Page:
In the wake of the senseless deaths of Ahmaud Arbery, Breonna Taylor, and George Floyd, not to mention countless others who have died as a result of racism, it is the responsibility of every individual to play a role in dismantling the current system. Whether a victim of racism, a supporter, passive bystander, an ally, or an active anti-racist, now is the time for all to reflect on their role in the unjust treatment of other humans, to become aware of their conscious or unconscious bias, and to take concrete steps toward constructive change.
As a meditation teacher, I find myself relying on mindfulness as a tool for reflection on my own role. I brought the topic of racism and racial bias into my daily mindfulness meditation practice over the past two weeks. In doing so, I have allowed myself to consciously observe any feelings or thoughts that arise when I think about racist deaths, when I think about how many racist interactions take place unnoticed by privileged white people, when I think about the pain my black friends and colleagues must face regularly as a result, and when I think about how focused I am on raising my white son to respect and support people of all different races, ethnic backgrounds, nationalities, economic brackets, faiths, sexual orientations, and political beliefs, just as I was raised. I notice the sick feeling in my stomach when I think about innocent people complying with law enforcement only to lose their lives. And, I notice a heavy chest of guilt at not having played a greater role in the Black Lives Matter movement in the past.
With each mindfulness practice, I become more and more aware of the thoughts and feelings that arise from my inner self, sometimes previously unnoticed, when I interact with a stranger of a different race, or when I encounter racism in raw form. I simply observe the following: "What is going on with my breath? Has it changed? Are there new sensations in my body that have been triggered by this interaction? Have new thoughts popped up? What are my breath, my body, and my thoughts telling me about my unconscious reaction to this situation? Do they indicate bias in terms of fear, anger, or anxiety?"
Mindfulness helps me create the space to acknowledge underlying bias with greater awareness and empathy. With practice, I’ve started to understand how powerful mindfulness really can be in helping us become conscious of our unconscious bias and how empowering that knowledge can be in making incremental changes on an individual level. The first step is awareness, the second step is change. Mindfulness can help facilitate both these steps and, as such, be a part of the solution in the fight against racism.
I’m encouraged to learn about past research revealing links between mindfulness and reduced negative bias and attitudes toward others. One such study showed that brief mindfulness training even reduced discriminatory behavior against other races, while another study offered evidence of reduced prejudice against homeless people after just one Loving Kindness meditation. These are only two of a number of studies with similar results. The implications are exciting and inspiring, and, in my opinion, they are evidence that we all have it within our own power to be part of positive change, even by practicing something as simple as mindfulness meditation to generate empathy and compassion towards others. In a sense, mindfulness meditation can be viewed as an extremely powerful exercise in cultivating awareness of our own reactions and subsequently conjuring love for other humans who are different than ourselves rather than allowing ourselves to default to a sense of fear of other humans because of their differences.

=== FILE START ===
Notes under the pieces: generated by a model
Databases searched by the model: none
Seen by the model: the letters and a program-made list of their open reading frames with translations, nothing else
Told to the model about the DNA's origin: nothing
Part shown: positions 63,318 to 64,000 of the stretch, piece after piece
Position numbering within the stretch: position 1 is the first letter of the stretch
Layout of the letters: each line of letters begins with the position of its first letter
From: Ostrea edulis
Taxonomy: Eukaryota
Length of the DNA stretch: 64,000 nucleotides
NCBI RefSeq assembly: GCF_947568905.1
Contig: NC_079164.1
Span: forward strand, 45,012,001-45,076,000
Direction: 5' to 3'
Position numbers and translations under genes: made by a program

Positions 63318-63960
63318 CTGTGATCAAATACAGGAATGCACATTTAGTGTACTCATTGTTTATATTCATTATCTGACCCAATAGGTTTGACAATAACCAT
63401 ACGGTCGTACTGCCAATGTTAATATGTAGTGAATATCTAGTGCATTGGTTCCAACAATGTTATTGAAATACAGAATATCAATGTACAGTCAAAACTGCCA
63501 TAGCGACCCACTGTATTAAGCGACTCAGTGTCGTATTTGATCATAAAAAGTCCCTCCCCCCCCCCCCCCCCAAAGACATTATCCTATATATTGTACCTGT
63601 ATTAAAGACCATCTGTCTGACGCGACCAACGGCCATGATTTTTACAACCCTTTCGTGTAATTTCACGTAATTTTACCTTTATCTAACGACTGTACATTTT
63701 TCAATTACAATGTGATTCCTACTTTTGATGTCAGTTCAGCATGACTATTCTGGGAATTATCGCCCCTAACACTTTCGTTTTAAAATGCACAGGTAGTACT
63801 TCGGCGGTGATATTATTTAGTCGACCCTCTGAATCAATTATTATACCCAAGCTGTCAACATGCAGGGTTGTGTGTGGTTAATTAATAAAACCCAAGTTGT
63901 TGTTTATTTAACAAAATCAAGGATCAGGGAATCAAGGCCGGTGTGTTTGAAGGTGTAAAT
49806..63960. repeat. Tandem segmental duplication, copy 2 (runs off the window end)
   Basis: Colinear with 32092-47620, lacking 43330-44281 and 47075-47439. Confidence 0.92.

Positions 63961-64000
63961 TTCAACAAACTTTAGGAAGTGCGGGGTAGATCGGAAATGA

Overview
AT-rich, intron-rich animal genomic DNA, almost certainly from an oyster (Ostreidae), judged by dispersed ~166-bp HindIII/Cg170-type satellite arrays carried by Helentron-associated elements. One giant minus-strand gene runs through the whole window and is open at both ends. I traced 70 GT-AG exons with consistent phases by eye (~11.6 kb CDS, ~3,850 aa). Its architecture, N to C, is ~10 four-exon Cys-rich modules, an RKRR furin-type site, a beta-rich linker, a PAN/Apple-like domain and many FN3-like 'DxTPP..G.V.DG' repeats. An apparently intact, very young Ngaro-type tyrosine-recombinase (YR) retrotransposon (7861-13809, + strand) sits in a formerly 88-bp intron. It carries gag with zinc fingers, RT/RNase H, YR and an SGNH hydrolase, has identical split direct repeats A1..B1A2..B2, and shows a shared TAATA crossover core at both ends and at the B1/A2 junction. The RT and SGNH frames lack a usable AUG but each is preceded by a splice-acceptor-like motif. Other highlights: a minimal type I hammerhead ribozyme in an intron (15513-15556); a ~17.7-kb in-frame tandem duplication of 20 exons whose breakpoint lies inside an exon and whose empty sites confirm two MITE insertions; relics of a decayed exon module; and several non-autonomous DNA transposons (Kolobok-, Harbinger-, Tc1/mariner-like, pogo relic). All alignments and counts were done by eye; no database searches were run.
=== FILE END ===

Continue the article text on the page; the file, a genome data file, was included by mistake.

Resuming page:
As a mother and children’s mindfulness teacher, it is incumbent upon me and other parents, educators, and child advocates, to guide children in learning the skills of mindfulness and meditation from an early age. With a pulse on their own emotions, feelings, and thoughts, they can better understand their responses and societies underlying messages in ways that previous generations never knew possible. Together we can empower the next generation to think and act differently, to embrace and accept differences as a strength rather than a threat, and to build a new system that promotes equality the like of which we have only dreamed.
Studies and Articles about the Power of Mindfulness in Reducing Bias
1. Lueke, A., & Gibson, B. (2016). Brief Mindfulness Meditation Reduces Discrimination. Psychology of Consciousness: Theory, Research, and Practice, 3(1), 34–44. https://doi.org/10.1037/cns0000081
2. Birtel, M. Crisp R., Parks. F. Evidence That a Brief Meditation Exercise Can Reduce Prejudice Toward Homeless People. Social Psychology(2014), 45, pp. 458-465. https://doi.org/10.1027/1864-9335/a000212
3. Suttie, J. Can Mindfulness Help Reduce Racism. Greater Good Magazine. (2014) https://greatergood.berkeley.edu/article/item/can_mindfulness_help_reduce_racism